Rite Aid insisted on an election, and the date was set for March 2008. Once again, the company did what it could to persuade workers to vote against the union. HR staff conducted mandatory hour-long sessions with employees once a week. They would lecture at length on why unionization would be damaging to workers. They would warn employees that the union would require high dues and stand in the way of healthy communication between management and labor. They would show videos about plants being shut down after becoming unionized. Meanwhile, by Warner’s count, more than 100 union supporters had been dismissed since June of 2006—although never, of course, for the explicit reason of having supported unionization. "We had a list of our people," she says. "And one by one we kept watching them get fired." By contrast, Warner says, only about ten non-union-supporting employees were let go in the same stretch.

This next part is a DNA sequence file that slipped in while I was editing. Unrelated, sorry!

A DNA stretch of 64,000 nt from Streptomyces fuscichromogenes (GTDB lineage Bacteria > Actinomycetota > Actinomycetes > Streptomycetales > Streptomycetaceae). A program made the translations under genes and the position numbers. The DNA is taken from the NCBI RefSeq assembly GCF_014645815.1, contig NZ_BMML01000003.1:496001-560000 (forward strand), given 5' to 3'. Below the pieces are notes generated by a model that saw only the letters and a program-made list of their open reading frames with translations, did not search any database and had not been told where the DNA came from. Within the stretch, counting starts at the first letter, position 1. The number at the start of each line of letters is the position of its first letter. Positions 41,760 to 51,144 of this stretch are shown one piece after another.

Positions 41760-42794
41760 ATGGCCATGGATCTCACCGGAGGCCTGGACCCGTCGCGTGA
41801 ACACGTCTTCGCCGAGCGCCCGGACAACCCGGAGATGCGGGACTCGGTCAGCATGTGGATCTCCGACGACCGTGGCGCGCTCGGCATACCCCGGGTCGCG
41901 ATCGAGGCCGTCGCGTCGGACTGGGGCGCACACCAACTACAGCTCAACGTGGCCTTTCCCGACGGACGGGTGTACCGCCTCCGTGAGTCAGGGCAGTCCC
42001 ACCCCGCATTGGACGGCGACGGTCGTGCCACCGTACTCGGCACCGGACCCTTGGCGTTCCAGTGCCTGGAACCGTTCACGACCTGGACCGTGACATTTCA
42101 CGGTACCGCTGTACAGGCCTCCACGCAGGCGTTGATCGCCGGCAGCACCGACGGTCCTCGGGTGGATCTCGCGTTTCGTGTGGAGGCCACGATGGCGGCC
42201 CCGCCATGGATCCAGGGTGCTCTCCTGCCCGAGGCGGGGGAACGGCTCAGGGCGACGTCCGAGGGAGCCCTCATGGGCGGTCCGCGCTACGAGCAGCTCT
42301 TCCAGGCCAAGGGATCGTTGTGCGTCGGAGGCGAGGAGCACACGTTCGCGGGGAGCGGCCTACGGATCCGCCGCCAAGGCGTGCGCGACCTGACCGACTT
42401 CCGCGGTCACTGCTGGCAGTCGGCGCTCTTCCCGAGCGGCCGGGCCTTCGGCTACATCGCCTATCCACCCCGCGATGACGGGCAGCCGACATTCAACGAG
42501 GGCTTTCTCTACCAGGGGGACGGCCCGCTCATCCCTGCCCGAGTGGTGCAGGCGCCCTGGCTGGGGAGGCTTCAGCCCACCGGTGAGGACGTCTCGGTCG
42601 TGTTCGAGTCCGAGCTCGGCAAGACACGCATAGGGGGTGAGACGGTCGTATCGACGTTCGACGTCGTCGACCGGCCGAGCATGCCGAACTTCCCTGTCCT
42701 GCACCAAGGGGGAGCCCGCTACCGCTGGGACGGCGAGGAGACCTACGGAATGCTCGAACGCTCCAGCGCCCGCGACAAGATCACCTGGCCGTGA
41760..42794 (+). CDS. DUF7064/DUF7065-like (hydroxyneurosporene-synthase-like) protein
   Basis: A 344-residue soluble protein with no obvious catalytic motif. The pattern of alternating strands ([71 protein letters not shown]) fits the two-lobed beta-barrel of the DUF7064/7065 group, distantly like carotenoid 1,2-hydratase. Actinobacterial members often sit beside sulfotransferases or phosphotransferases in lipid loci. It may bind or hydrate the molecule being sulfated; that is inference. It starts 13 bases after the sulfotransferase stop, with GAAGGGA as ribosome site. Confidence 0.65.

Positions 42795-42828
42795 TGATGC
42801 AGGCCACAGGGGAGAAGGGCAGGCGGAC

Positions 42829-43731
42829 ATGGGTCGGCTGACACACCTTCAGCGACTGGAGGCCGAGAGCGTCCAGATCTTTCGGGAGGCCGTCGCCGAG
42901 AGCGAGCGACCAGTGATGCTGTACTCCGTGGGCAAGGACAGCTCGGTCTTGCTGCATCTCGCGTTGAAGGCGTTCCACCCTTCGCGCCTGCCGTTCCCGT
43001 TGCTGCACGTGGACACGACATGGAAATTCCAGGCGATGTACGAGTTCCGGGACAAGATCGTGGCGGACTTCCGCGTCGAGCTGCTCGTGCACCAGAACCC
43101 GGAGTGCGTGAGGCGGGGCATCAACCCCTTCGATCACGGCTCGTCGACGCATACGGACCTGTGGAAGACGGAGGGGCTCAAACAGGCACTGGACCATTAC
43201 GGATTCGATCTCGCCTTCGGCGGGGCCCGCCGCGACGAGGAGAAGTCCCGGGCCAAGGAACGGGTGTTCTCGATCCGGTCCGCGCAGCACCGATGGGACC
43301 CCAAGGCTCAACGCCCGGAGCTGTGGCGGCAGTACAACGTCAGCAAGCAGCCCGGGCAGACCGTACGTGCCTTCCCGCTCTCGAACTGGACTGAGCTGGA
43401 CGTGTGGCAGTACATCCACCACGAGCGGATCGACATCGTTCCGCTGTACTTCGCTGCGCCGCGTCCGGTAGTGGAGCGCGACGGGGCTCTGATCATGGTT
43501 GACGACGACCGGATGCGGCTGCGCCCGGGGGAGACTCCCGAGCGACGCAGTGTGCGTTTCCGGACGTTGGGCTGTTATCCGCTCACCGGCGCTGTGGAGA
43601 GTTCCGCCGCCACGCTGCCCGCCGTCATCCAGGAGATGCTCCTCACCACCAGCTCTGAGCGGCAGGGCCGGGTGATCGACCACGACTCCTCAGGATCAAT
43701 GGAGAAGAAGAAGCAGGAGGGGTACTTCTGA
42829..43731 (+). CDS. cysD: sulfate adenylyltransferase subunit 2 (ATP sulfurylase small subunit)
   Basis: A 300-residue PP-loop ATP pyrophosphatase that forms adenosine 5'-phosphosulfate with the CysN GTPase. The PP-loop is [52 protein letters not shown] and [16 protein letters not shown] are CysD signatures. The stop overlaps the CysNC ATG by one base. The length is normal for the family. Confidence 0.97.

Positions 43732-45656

Still, the ILWU was in luck. It won the March election, becoming the sole bargaining representative of the warehouse employees. And yet, the day after, things got worse. "The company turned overnight," recalls Elizabeth Trevino, a clerk in inventory control. "They were so angry you could see it in their faces." Managers began to use ProRep in a manner that now seemed designed to punish employees, and they enforced work rules even more strictly. "If you were late back from break even once, they would take disciplinary action," Trevino says. By August, thirty-nine more employees had been dismissed. Trevino, who had voted against ILWU membership, experienced a change of heart and began to attend union meetings. Eventually, she even ran for a union office.